On September 17, 1992, a political assassination took place in a Greek restaurant in Berlin. Dr. Sadegh Sharafkandi, chairman of a Kurdish political party in Iran, two of his aides and an exiled dissident were shot to death. Five men, including four Iranians, were arrested by German police. Despite pressures to keep the investigation at the lowest possible level, the German prosecutor assigned to the case began to unravel a tangle of threads that led all the way back to Iran’s supreme leader.

The assassinations go back to 1979 to the Iranian Revolution when Ayatollah Khomeini came to power. He had expected all ethnicities and minorities throughout Iran to cast aside whatever ethnic or religious or minority interests they had on behalf of his broader Pan-Islamist idea. When the Kurds did not do so, it really created the kind of hostility that lingers. There was already a pattern being established around the world, so any Iranian in exile must live in fear for his or her life.

There were victims in the United States and on to Paris and Rome and Geneva. All over the world. Therefore, not only the Iranian community was certain about who had done it, but they were all certain that in this case everyone would get away with this murder. What makes this story really astounding and beautiful is that it didn’t go the way anybody thought it would.

At the same time, especially in the 1990s, Germany had many interests in revolutionary Iran. Germany had hoped to step into the empty space that the U.S. had left behind after 1979, the seizure of the American embassy and the loss of relations between U.S. and Iran. In many ways, Germany had successfully inched its way into that space, and this case just created a major obstacle in the way of all these efforts going forward.

When Judge Kubsch not only said the men who pulled the triggers will be held responsible, but for the next several minutes, Judge Kubsch traced the history of the Kurds’ persecution since the rise of the Ayatollah to the killings at the Mykonos Restaurant. By then tension had fallen away from him and he was speaking in the same measured and deliberate voice everyone knew.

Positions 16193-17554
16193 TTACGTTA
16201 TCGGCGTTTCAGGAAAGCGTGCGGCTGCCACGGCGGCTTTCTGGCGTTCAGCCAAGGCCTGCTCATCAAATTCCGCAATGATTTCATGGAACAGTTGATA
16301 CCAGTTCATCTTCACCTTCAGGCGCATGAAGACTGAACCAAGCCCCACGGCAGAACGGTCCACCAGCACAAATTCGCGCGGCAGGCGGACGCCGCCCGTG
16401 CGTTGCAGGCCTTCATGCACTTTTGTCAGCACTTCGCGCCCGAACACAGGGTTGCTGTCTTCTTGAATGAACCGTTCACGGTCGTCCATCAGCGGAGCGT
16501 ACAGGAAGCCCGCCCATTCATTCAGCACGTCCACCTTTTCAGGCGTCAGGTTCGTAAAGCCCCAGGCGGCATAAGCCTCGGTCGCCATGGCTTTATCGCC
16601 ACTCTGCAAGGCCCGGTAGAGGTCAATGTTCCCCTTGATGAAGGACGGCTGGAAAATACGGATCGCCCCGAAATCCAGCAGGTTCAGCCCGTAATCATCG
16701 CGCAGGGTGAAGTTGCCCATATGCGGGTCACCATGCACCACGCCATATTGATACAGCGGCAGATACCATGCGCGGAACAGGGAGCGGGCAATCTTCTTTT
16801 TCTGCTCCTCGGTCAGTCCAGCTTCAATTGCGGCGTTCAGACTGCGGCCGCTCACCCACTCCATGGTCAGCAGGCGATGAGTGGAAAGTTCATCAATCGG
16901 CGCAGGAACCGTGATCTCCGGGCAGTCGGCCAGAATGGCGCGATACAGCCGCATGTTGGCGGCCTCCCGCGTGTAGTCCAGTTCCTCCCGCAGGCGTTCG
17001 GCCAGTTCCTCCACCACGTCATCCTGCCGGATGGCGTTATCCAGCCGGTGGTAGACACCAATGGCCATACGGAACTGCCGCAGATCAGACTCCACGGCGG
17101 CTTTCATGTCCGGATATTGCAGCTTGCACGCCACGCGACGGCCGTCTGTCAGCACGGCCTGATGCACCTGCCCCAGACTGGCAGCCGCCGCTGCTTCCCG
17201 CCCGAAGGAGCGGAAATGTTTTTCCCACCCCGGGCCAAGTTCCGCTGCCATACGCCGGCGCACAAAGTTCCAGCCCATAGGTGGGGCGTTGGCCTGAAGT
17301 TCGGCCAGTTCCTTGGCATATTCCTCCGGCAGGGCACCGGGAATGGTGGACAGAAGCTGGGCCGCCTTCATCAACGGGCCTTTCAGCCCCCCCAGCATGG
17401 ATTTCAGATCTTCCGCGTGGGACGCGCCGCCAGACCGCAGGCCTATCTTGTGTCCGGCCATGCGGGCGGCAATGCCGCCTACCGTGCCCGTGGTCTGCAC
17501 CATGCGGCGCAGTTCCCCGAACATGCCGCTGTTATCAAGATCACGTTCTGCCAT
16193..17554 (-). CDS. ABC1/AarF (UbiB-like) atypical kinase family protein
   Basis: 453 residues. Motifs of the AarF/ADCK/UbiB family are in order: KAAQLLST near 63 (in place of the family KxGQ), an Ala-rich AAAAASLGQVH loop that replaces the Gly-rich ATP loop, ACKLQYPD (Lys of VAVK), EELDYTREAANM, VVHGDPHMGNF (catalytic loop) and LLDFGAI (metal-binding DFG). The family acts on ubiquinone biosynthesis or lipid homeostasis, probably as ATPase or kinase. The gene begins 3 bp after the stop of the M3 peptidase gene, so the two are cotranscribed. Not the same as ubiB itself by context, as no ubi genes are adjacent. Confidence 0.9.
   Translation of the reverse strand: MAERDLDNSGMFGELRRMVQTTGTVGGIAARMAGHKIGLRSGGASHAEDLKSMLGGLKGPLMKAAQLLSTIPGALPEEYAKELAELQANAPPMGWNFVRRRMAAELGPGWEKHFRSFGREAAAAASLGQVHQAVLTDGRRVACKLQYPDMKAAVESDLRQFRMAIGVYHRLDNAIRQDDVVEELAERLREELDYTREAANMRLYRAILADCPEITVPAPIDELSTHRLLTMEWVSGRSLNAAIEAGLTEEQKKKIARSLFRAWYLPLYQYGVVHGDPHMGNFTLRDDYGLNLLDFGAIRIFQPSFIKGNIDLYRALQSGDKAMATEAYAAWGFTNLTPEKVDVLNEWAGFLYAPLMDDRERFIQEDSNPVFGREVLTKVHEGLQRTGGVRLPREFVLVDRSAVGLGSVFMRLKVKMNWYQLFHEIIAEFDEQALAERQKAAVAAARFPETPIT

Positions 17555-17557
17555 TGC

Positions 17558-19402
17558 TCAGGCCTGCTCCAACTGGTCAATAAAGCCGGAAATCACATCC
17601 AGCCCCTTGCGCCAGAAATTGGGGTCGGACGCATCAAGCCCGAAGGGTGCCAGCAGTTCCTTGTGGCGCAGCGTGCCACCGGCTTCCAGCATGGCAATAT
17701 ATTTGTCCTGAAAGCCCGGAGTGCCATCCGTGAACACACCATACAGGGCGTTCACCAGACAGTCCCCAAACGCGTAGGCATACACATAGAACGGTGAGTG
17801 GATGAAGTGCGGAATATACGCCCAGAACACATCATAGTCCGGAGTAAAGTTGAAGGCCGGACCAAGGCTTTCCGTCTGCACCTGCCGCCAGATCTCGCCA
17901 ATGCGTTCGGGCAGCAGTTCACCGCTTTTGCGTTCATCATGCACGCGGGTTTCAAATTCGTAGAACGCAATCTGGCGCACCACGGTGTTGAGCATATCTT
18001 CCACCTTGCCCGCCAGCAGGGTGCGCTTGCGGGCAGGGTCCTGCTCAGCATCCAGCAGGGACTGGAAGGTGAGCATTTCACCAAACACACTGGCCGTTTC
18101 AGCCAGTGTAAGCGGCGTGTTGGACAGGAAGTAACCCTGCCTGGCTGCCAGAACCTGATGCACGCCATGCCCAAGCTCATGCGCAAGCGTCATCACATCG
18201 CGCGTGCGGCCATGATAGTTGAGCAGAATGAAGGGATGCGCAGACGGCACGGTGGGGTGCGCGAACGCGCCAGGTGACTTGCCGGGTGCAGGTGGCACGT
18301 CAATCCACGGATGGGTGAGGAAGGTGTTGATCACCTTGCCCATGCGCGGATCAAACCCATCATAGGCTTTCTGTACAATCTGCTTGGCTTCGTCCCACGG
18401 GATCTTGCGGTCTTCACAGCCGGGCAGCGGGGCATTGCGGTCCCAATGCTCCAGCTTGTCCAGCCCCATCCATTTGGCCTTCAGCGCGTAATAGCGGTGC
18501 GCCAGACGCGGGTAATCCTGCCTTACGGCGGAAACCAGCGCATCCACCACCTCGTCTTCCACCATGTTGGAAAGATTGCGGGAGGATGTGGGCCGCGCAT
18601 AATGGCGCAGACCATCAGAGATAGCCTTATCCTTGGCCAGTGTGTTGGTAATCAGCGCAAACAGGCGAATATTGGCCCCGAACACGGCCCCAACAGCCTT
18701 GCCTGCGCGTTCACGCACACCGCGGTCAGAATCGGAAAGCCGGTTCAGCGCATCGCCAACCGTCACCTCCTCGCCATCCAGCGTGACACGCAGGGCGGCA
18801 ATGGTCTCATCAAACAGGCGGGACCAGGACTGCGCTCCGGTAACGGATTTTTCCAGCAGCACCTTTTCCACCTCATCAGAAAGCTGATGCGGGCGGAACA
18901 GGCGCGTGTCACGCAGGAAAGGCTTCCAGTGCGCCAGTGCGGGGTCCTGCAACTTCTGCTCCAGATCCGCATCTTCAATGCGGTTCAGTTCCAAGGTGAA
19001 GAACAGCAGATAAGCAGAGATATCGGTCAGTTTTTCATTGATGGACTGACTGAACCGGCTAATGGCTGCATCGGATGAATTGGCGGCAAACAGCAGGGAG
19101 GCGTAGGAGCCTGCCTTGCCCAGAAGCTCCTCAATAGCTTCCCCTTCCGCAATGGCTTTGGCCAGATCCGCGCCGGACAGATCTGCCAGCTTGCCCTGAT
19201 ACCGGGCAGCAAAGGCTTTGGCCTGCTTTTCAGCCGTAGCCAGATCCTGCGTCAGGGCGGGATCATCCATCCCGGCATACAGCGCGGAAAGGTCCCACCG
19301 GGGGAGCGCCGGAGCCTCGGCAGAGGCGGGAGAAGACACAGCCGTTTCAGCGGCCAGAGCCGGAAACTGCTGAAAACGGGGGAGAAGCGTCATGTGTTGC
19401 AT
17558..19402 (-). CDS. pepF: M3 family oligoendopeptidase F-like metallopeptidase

Speaking the lines the exiles had never thought he would, never believed any foreigner capable of understanding their tale well enough to compose, Judge Kubsch uttered what to their exhausted ears was a lullaby, one of vindication. The orders for the crime that took place on September 17, 1992 in Berlin came from Iran’s supreme leader.

That especially controversial for this court to hold the supreme leader of Iran responsible.

It was historic that a living, ruling leader was being implicated in crimes. And it worked, meaning that it had great repercussions inside Iran for many years to come and even to this day. It was just a mere confrontation with the truth that had never been presented in this way that really made this work.

The subsequent moral stand that the European Union took, because of the judgment, really delivered a blow to the leadership in Iran in a way that no other act has ever done. The simplicity of it, that telling the truth to power can work in a great way is just what makes it sublime.

Roya Hakakian is the author of, Assassins of the Turquoise Palace.